In the ancient Church, each city had its own bishop, who was the president of the eucharistic assembly and its shepherd, responsible for pastoral service in all its guises and the person who “rightly divided the word of truth”. Even small towns or places were the seats of bishops, each of whom exercised a certain episcopal jurisdiction independently of the bishop of the city. Because of the persecutions, the problematical conditions and the awkwardness of the situation for the Church, it was difficult to deftne the boundaries of each of the episcopal regions over which the bishops were to exercise thetr jurisdiction. As a result of this, confusion and conflict often arose within the administration of the Church, over the ordination of clerics or the dependence of presbyters on two bishops, given that there were often two bishops in one and the same place. When the persecution of the Christian Church by the Roman state ceased, the legislative authority of the Church was able to define the boundaries within which the bishop could exercise his episcopal authority. In this way, the canonical provincial administration was formed.
In the fourth and fifth centuries, the metropolitans/bishops of the Roman Empire, of the capitals of the Dioceses, acquired even greater power, and important ecclesiastical matters were handled in these major cities. The metropolitans of the five most important cities of the Christian world were called Patriarchs, while the metropolitans of the smaller cities, over time, lost their complete independence, though they retained their former title, “metropolitan”, and also their sees. The most important matters of the geographical eccle-siastical region were now handled by the Patriarchal Synod, by which metropolitans were now elected and consecrated, and then installed by the Patriarch. The Patriarchal Synods, under the chairmanship of the Patriarch, were at first made up of the metropolitans, then later also of the bishops of the patriarchal geographical region. The provincial metropolitan/episcopal synods under the chairmanship of the metropolitan were retained, and dealt with local provincial matters. They remained, however, under canonical dependence upon the patriarchs and their synods, in which they also participated.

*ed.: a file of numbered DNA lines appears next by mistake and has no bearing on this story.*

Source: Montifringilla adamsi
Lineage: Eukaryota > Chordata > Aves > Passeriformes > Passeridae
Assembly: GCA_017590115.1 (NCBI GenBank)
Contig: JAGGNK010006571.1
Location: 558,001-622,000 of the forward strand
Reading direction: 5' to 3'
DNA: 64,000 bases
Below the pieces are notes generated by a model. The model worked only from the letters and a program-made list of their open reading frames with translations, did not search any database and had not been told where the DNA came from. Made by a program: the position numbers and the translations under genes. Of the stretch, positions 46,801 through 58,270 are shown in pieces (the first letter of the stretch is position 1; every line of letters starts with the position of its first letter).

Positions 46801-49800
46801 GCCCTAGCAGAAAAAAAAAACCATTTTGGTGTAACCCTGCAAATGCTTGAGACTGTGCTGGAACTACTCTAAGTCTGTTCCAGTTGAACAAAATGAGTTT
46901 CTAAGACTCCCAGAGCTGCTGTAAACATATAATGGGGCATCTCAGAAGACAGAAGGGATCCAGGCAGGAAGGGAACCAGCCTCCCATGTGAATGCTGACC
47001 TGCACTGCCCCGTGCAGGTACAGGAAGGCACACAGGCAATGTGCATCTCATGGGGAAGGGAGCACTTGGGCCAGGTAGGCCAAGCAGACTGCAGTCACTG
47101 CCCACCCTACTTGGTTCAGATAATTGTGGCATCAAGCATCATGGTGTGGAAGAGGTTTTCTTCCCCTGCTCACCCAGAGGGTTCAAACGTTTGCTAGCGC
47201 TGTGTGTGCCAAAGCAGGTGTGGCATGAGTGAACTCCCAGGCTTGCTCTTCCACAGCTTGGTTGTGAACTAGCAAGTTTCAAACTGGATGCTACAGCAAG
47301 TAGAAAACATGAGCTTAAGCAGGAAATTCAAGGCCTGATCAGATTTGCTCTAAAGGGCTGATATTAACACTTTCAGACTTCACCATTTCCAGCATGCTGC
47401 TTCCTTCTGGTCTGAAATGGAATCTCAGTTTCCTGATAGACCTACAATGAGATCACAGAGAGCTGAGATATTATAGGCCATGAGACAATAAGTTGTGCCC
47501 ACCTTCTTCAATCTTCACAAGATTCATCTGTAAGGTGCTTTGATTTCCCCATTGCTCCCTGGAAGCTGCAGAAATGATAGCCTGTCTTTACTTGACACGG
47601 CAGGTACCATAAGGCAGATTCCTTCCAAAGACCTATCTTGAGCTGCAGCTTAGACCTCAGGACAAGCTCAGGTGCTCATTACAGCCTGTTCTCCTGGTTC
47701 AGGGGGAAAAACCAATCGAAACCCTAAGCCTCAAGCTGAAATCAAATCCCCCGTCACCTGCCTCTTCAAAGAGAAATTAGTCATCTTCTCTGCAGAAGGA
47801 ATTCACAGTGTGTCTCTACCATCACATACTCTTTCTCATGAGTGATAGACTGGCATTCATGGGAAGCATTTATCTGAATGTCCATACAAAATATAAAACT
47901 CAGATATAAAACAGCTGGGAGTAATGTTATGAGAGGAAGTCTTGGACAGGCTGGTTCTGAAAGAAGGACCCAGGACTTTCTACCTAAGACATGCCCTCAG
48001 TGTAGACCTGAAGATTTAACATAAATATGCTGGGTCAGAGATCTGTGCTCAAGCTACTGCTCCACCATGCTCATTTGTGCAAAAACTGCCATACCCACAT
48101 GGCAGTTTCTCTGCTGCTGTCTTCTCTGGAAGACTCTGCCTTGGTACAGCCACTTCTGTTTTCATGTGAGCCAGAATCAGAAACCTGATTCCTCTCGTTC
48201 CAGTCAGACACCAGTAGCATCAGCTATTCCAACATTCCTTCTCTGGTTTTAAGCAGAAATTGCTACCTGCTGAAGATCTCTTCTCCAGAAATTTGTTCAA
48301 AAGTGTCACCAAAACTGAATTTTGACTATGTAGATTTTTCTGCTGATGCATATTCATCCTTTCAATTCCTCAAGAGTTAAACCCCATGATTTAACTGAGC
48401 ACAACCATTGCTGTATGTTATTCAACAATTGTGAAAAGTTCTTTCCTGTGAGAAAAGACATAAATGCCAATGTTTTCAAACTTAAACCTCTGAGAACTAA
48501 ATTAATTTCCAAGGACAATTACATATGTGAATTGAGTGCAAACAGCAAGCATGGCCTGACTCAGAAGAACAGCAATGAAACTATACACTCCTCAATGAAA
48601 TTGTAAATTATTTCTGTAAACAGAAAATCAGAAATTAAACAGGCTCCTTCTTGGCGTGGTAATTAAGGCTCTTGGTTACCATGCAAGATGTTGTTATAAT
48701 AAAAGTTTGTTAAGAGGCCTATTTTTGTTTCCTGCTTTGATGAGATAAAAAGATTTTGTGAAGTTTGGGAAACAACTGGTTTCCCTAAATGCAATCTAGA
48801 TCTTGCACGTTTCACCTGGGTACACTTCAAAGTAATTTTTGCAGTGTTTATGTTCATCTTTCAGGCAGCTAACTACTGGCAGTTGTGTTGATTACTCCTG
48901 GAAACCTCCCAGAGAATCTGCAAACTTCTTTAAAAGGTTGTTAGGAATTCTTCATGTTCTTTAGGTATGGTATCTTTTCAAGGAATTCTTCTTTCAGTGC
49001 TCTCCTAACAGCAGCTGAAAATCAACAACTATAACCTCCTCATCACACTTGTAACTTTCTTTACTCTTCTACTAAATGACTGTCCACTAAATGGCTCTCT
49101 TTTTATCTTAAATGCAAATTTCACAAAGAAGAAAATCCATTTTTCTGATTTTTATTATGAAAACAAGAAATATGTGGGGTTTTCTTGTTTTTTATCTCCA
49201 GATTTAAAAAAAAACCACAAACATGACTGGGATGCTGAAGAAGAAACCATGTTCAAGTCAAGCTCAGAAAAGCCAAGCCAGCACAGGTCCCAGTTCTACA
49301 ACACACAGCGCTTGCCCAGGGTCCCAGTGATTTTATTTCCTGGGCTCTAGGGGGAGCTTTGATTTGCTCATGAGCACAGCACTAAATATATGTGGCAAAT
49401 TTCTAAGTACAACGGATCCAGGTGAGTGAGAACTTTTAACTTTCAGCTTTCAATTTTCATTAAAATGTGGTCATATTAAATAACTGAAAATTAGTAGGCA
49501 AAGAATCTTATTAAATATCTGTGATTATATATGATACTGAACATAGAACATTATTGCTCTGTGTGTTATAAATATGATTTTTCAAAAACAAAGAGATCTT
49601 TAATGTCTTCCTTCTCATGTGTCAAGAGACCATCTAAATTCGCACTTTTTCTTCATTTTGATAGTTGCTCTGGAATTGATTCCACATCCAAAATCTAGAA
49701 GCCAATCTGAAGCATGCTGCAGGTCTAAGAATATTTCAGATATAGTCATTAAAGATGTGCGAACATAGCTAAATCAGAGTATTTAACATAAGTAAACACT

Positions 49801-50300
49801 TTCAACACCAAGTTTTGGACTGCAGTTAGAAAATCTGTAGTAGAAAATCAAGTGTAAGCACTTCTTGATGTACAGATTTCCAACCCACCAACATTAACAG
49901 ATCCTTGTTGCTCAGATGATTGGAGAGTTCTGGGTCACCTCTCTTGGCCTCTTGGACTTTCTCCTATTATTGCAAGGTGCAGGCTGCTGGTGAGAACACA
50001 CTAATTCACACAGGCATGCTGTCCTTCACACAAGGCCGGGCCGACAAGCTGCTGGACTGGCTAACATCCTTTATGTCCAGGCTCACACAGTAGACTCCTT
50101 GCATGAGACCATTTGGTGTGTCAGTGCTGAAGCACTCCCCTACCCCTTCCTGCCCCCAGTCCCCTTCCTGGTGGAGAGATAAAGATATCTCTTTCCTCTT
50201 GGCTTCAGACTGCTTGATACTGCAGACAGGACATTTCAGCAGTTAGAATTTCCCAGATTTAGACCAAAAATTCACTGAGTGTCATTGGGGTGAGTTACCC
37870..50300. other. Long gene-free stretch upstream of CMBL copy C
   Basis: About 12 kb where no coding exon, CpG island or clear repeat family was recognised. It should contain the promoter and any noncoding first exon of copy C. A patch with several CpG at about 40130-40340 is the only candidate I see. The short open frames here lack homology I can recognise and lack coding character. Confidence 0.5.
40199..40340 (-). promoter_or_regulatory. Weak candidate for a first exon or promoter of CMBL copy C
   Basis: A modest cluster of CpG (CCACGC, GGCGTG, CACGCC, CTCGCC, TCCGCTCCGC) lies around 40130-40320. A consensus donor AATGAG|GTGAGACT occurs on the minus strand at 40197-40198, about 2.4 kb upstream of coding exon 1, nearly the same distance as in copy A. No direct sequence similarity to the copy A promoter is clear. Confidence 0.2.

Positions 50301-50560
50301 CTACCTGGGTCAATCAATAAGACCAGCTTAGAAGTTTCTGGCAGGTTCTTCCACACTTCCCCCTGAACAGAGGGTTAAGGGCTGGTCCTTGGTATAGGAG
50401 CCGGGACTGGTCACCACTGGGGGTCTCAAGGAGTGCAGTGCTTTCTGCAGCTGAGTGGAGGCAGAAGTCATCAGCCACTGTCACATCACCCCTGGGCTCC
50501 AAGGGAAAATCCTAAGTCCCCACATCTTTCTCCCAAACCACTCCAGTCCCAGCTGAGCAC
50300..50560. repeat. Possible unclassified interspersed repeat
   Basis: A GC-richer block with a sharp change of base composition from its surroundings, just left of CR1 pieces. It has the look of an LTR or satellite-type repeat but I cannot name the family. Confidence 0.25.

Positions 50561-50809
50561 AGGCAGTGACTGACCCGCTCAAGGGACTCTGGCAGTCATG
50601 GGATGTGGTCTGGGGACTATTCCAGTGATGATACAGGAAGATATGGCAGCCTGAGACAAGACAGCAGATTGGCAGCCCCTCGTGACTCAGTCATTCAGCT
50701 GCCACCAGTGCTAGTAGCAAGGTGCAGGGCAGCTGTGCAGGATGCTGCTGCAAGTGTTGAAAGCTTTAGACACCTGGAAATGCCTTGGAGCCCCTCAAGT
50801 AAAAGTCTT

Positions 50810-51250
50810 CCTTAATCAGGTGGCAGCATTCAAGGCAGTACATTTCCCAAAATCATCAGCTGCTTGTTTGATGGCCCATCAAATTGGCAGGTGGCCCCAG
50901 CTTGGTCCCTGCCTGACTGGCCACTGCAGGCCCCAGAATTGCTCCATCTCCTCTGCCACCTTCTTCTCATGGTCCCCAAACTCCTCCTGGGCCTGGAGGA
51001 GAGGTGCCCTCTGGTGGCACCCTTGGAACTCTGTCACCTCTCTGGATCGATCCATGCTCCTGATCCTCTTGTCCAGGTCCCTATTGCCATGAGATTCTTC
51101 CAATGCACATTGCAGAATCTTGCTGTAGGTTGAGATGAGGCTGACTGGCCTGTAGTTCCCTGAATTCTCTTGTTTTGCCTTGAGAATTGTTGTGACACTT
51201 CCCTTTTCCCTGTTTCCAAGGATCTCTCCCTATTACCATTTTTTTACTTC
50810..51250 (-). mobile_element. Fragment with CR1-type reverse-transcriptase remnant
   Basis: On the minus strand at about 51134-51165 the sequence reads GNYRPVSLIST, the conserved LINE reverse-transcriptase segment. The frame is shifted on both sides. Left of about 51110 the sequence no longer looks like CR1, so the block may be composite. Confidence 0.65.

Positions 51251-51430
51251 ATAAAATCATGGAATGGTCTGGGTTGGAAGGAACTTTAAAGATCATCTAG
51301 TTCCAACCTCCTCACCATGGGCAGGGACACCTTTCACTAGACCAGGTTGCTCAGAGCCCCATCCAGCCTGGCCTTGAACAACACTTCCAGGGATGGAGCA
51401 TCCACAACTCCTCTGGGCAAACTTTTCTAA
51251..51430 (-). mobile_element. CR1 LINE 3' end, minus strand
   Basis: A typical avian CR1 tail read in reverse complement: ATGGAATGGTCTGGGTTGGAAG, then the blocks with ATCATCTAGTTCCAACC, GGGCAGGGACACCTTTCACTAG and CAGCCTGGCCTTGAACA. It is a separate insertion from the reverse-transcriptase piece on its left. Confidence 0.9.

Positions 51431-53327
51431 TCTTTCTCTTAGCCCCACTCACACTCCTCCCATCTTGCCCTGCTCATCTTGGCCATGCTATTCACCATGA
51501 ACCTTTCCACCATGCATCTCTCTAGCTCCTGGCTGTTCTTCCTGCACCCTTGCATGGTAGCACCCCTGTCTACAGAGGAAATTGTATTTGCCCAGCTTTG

The boundaries of the patriarchates are geographical and nothing more. They are not ethnophyletic, cultural, liturgical or anything else of the sort, and were defined by Ecumenical Synods through sacred canons and ecclesiastical regulations in accordance with Christian teaching against racial discrimination, with Orthodox ecclesiology and with canon law and pastoral requirements.
Canon 6 of the 1st Ecumenical Synod says “Let the old customs prevail as well as the later canons”, and goes on to confirm the geographical boundaries of the jurisdiction of Rome, Alexandria and Antioch. “Let the ancient custom prevail which obtained in Egypt, Lybia and Pentapolis, to allow the bishop of Alexandria to have authority over all these parts, since this is also usually accorded to the bishop in Rome. Likewise with reference to Antioch and the other provinces, let seniority be preserved in the churches”. Thus “the bishop of Alexandria precedes those in Egypt, Lybia and the.province of Pentapolis, Africa; Antioch similarly heads Syria, Coele or Hollow Syria, Mesopotamia and both Cilicias…” i. e. the diocese of the East; “and the bishop of Rome is senior in the western provinces”.